JOHANNESBURG, Oct 16 (Reuters) - South Africa is luring a rising number of Hollywood producers and directors keen to shoot in the country and may have its first home-grown box-office success in three decades this year with a film based on icon Nelson Mandela.
Aware of the industry’s potential contribution to economic growth, the government offers rebates which, coupled with a weaker rand, make it cheaper for foreigners to shoot here than more established peer locations like Australia.
The last globally successful South African film was “The Gods Must Be Crazy”, a comedy about a bushman from the Kalahari with no knowledge of the outside world, which wowed audiences in 1980.
Thanks to Mandela, the country may be about to emerge as more than just a hot location for others to make their films but as a producer in its own right.
Four years after the release of US film director Clint Eastwood’s acclaimed “Invictus” in 2009, which chronicled how Mandela inspired the national rugby team to World Cup victory, the biographical “Mandela: Long Walk To Freedom” will hit movie screens in November.
The film chronicles Mandela’s decades-long fight against oppressive white minority rule, for which he was jailed for 27 years, and was shot at the Cape Town Film Studios, the first custom-built Hollywood-style film complex of its kind in Africa.
Set in South Africa’s tourism capital, the studio offers easy access to a wide array of locations including sandy beaches, modern cities, forest and plains, vineyards, savannah, waterfalls, safari and desert.
Since opening in 2010, it has been the location for high profile movies and TV series which have made hefty profits, including 20th Century Fox’s “Chronicle” which is set in Seattle in the U.S. but was shot primarily in Cape Town.
The film cost slightly more than $10 million to make but grossed nearly $130 million in cinema ticket sales.
Figures from South Africa’s trade and industry department show that in its first 2-1/2 years of existence, productions that used the studio employed 29,000 thousand people and directly invested 1.4 billion rand ($141 million).
This translated to an economic impact factor of 3, meaning for every rand spent on production, another 3 rand was spent in the economy.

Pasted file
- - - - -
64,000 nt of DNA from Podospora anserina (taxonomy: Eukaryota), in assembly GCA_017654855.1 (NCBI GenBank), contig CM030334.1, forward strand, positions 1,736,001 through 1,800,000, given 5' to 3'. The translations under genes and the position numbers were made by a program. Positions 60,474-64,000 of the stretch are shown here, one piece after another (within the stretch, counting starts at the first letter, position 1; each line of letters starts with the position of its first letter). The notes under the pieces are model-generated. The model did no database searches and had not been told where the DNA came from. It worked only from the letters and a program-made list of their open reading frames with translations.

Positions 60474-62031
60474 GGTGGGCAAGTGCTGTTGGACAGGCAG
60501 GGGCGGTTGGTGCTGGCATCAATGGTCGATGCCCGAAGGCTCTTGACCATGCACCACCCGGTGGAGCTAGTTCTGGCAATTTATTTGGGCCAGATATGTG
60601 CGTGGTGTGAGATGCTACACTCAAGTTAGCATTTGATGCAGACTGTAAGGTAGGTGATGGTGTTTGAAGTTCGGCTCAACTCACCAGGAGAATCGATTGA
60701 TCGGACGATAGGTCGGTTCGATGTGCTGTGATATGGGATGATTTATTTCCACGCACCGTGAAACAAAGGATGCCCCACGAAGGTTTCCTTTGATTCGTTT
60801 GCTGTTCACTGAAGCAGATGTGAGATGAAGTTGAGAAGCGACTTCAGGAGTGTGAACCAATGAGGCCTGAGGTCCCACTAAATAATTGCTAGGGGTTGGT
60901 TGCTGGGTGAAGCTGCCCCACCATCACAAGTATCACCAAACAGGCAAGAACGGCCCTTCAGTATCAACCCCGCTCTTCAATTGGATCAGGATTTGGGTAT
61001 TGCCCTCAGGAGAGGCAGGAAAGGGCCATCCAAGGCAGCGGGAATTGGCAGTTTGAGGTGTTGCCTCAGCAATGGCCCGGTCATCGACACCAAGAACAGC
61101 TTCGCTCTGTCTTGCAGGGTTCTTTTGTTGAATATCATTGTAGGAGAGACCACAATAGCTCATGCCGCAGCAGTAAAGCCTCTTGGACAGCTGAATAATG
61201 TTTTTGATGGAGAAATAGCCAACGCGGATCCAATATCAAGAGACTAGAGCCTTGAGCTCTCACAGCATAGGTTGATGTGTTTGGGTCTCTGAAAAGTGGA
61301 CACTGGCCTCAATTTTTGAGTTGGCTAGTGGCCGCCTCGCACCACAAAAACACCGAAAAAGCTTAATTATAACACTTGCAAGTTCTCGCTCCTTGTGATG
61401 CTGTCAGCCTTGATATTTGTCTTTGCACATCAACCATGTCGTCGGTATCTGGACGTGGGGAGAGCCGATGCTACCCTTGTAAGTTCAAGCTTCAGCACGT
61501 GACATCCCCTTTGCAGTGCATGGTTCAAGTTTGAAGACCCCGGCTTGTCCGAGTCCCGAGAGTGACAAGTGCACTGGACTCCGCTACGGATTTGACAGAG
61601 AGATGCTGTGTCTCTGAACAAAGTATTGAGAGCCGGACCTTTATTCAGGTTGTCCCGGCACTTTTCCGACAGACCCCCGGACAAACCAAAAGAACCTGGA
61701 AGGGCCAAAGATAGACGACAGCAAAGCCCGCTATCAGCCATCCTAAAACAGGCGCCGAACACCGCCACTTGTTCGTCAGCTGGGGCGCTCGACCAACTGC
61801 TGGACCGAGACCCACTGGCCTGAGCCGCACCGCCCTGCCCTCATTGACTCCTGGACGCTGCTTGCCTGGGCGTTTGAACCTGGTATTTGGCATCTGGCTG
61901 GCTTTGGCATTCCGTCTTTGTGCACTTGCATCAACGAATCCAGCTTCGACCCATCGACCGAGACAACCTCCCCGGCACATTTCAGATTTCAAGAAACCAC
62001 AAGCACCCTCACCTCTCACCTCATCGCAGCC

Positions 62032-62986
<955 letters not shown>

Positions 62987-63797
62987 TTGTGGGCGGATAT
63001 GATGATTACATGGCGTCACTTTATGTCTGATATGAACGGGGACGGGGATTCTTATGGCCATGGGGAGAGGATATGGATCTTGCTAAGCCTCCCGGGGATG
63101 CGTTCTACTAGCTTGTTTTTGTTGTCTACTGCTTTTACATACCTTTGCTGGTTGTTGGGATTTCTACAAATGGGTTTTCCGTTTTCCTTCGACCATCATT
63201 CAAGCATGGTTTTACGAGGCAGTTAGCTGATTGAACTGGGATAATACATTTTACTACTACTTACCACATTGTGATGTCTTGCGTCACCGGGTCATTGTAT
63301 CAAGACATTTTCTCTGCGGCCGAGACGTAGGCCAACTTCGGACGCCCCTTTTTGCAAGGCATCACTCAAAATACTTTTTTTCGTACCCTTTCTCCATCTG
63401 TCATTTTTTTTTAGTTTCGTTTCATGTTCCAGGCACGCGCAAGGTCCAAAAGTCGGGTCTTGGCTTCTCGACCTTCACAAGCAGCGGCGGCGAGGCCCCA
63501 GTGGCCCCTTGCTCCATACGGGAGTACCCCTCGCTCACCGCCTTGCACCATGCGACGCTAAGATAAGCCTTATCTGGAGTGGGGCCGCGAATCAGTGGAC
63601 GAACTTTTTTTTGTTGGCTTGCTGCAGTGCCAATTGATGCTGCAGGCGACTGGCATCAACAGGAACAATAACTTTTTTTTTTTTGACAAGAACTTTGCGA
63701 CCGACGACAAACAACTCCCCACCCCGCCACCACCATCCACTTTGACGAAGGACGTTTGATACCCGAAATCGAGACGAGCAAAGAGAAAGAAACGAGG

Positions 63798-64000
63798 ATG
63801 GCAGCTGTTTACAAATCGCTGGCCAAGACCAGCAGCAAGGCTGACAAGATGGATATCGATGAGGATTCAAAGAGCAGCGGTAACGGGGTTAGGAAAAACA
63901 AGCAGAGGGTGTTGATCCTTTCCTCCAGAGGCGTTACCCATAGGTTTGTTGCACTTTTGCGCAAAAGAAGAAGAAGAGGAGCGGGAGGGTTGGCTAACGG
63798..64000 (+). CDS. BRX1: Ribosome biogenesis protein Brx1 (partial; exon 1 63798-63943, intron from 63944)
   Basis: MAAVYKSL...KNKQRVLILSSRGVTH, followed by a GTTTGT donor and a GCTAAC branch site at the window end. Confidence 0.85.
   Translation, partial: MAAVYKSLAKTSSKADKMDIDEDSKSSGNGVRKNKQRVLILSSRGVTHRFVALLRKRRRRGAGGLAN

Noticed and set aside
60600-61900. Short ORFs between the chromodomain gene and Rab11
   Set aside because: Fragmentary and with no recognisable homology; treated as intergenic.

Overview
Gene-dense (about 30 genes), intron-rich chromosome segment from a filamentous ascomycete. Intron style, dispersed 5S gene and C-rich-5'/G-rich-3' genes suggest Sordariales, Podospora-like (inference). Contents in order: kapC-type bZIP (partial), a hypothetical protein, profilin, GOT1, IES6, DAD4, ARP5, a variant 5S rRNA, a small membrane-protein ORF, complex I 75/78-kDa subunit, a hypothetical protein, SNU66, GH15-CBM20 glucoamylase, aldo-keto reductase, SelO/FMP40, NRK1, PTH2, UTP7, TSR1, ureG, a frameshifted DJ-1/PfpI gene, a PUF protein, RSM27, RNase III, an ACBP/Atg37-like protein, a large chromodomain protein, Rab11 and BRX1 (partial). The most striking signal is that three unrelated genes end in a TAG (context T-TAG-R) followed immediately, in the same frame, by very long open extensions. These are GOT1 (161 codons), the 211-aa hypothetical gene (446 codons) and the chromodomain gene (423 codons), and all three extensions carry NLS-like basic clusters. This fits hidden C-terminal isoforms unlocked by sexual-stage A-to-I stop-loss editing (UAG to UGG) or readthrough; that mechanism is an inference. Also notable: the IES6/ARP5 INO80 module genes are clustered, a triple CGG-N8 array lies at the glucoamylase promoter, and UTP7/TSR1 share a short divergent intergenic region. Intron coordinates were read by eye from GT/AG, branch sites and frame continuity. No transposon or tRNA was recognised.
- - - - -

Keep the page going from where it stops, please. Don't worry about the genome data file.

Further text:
“This industry is definitely a key driver to growth because the international films coming into the country working with our local crews and local production teams are injecting enormous amounts of money into the country,” Cape Town Film Studios CEO Nico Dekker told Reuters.
Other products of the studio include the $208 million grossing U.S. thriller “Safe House” in 2012, which starred Hollywood A-listers Denzel Washington and Ryan Reynolds, and new TV drama series “Black Sails” which debuts next year.
This steady output has helped spur South Africa’s film industry by 84 percent over the last six years, placing it 50 out of the 99 major sectors of Africa’s biggest economy.
South Africa also churns out a steady stream of local films similar to the “Nollywood” productions out of Nigeria.
But while a handful of these have won global accolades, like the 2004 HIV/AIDS drama “Yesterday” and “Tsotsi”, which won the 2005 Academy Award for best foreign language film, the majority have only enjoyed success with local niche audiences.
In its 2012/13 annual report, the National Film And Video Foundation (NFVF) says the industry grew 14 percent last year alone, contributing 3.5 billion rand to gross domestic product and creating more than 25,000 full time jobs.
At the launch of a new industrial policy framework earlier this year, Trade and Industry Minister Rob Davies singled out the film industry as a rising source of growth, particularly as the mainstream mining and manufacturing sectors struggle.
With that in mind, South Africa has set up eight co-production treaties with other countries, the latest being with Ireland and New Zealand last year.
“Joint productions between South Africa and other countries continue to be important vectors in boosting the status of South Africa as a filming destination and contributor of production skills and facilities,” NFVF chairperson Mmabatho Ramagoshi said in this year’s annual report.
Under the arrangements, 10 feature films and two television series were shot in South Africa over the past year at a budget of nearly 800 million rand, with foreign partners contributing more than half.
Outside the government backed deals, the trade and industry department is also luring more private sector investors with a 20 percent rebate on production costs for foreign film makers working with a budget of 12 million rand and more.
That, coupled with an 18 percent depreciation in the rand this year, has given South Africa the edge as a bargain priced location for film makers keen to keep costs contained.
“Other countries are offering even more (facilities) than we have, if you look at the States, South America, Europe, Australia. They all have big existing industries, but what attracts people to us is value for money,” said Dekker.
“If they spend 10 rand, the value of the film on the screen is often double what they spend ... that’s why they come all the way to us.” ($1 = 9.9583 South African rand) (Editing by David Dolan and Ron Askew)